Odious Rulers, Odious Debt

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In "Odious Rulers, Odious Debts"  Stiglitz argues that debt forgiveness is in the international best interest (for both creditors and borrowers) and that an international structure for debt restructuring and relief is necessary.  According to Stigliz, “Odious debts” are those incurred by a regime without political legitimacy, from creditors who “should have known better”. Such debt is often the product of oppression, where ironically, those oppressed end up being the ones asked to repay the debt. It is odious debt that will make debt relief in some states far from easy. In Iraq for instance, debt ranges from $60 billion to hundreds of billions, much of which are reparations imposed after the 1991 Gulf War from ammunition purchases and contracts signed under the corruption of Saddam Hussein. As Iraq attempts to rebuild in the wake of the current war, its financial legacy will make reconstruction difficult especially since any revenue it generates from oil purchases will go directly to international creditors. States such as France and Russia for instance, who are both owed large sums of money by Iraq, are not likely to pardon debt to rebuild an economy devastated by a war they opposed. Iraq is not alone when it comes to seemingly inescapable odious debts. Many states are in the same boat: Chie with debt from the Pinochet regime, South Africa from Apartheid, Argentina from the “dirty war” from 1976-1983, and Ethiopia from the Mengistu “Red Terror” regime.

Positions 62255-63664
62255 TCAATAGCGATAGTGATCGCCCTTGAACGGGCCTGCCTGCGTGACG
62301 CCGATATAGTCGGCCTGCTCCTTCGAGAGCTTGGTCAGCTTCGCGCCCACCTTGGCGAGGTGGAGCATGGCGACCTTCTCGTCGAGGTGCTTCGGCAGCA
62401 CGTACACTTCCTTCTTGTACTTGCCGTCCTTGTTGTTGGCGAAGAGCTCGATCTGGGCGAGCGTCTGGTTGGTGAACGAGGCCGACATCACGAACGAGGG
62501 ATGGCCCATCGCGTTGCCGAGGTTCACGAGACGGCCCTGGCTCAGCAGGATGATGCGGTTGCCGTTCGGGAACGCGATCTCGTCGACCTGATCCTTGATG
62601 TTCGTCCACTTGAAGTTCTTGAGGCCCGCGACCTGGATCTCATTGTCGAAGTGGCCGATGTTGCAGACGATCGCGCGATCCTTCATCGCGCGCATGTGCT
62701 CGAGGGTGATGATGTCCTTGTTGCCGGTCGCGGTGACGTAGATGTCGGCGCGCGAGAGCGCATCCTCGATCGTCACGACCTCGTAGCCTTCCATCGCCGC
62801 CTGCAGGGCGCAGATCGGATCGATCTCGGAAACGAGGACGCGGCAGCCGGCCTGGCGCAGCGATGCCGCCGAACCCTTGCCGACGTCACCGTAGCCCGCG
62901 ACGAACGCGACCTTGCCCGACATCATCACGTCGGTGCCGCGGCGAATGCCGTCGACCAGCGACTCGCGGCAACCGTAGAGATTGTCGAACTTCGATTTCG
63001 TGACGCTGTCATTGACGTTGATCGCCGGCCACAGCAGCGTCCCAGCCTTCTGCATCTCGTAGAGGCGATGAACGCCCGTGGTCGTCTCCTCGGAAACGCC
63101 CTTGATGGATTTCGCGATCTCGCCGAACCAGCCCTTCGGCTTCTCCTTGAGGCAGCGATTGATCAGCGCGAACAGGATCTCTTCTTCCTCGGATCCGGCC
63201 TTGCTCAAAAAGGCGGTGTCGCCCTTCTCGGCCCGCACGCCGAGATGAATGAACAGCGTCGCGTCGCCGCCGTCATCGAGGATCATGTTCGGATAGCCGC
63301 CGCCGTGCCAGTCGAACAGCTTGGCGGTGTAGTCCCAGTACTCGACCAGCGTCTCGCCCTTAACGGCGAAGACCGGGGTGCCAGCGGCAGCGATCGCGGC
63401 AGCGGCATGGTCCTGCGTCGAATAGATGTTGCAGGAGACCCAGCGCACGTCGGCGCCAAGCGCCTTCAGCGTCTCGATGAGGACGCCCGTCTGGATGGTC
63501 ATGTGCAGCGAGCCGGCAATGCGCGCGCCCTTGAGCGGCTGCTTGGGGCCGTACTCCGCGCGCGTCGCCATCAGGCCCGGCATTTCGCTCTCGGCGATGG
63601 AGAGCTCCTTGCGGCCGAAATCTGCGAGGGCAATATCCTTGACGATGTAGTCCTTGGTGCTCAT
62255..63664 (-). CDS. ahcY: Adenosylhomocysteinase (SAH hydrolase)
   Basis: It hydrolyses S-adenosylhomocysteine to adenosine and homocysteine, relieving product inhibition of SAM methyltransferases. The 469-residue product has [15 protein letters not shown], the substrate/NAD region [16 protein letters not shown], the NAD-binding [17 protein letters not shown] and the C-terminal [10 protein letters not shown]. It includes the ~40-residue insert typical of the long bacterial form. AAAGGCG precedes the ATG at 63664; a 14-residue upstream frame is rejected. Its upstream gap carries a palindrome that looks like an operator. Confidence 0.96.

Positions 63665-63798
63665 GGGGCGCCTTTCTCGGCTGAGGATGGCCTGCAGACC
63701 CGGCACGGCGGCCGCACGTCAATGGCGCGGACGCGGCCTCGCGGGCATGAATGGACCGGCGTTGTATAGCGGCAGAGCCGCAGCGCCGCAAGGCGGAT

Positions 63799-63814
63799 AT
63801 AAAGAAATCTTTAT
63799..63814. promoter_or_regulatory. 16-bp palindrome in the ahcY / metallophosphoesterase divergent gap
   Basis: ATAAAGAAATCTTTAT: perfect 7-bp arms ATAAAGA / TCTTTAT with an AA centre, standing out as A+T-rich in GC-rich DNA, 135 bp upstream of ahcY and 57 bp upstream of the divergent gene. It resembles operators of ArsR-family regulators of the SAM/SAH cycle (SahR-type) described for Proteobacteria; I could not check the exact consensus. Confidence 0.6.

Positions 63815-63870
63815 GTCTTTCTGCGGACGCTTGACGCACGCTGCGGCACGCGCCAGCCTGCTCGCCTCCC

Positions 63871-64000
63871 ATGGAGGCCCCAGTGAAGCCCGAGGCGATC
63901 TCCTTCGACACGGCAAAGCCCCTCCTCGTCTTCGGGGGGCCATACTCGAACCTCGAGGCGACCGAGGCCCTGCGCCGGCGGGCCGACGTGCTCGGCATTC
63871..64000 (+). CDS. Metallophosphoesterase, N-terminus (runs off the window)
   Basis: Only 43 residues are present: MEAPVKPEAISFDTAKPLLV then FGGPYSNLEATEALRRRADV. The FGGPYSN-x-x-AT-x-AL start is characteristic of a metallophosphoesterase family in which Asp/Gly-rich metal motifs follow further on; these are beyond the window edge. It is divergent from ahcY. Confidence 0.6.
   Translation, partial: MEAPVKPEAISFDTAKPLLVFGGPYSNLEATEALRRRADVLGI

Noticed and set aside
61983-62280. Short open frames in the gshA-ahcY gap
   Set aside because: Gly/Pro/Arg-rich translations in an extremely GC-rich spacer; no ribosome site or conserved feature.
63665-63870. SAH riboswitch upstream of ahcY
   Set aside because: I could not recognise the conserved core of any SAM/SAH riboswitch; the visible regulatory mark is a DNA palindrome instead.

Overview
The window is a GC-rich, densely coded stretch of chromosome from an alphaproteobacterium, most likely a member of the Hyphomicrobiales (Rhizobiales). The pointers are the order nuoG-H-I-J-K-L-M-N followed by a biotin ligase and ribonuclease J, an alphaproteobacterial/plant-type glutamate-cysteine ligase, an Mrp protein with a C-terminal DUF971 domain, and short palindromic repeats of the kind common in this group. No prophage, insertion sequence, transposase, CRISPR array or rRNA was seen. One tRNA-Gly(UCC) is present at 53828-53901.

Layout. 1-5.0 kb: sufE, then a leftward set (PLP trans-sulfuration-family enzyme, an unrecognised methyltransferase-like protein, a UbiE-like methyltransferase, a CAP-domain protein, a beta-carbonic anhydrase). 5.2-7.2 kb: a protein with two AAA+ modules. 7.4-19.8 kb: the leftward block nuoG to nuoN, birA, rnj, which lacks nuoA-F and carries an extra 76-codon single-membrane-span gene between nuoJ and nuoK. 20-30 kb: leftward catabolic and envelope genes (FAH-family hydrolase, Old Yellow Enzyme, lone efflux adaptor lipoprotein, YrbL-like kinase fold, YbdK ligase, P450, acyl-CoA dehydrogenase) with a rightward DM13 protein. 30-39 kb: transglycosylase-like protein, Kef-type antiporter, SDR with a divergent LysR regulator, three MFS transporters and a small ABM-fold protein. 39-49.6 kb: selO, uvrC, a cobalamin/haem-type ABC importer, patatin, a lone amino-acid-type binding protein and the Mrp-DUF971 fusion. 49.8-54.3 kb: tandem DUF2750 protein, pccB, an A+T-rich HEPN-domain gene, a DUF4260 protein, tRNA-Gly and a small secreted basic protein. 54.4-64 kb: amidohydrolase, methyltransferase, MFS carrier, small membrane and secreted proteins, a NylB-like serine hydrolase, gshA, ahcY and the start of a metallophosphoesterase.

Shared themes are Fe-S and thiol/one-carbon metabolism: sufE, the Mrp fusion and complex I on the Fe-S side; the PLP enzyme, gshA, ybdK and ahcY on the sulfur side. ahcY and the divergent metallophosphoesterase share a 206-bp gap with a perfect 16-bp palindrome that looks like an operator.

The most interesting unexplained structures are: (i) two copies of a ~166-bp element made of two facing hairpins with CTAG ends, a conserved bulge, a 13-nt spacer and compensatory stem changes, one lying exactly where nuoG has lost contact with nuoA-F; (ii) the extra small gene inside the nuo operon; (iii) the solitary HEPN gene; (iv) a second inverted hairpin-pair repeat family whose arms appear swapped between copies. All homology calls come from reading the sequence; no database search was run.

In the wake of the formerly practiced strategy of invading a country with outstanding debt, in today’s global system, there is no procedure for the restructuring of government debts. Two years ago, the U.S. blocked an IMF initiative that would have bestowed the responsibility of the “bankruptcy judge” on the IMF. Today the United States continues to play to our best advantage, supporting debt forgiveness when other countries are owed money but arguing for full payments when our own money is at stake.

Stiglitz highlights that debt forgiveness makes as much sense for creditors as it does for the borrowers, noting that nobody gained from Latin American indebtedness in the 1980’s. According to Stiglitz, the solution is an international “bankruptcy” court: a neutral player to deal with debt restructuring and relief. Loans would be determined odious or benign depending on their purpose and the validity of contracts made. Governments lending money to oppressive regimes would be notified that their loans are high risk. According to Stiglitz, in today’s globalized world, U.S. unilateralism has costs. If the U.S. wants the international community to work cooperatively to restructure Iraq’s economy, the U.S. must be willing to give something as well: perhaps commit itself to a framework for addressing debt relief, odious debts and restructuring[1].


  1. stiglitz, Joseph E. “Odious Rulers, Odious Debts.” The Atlantic Monthly, September 10, 2003.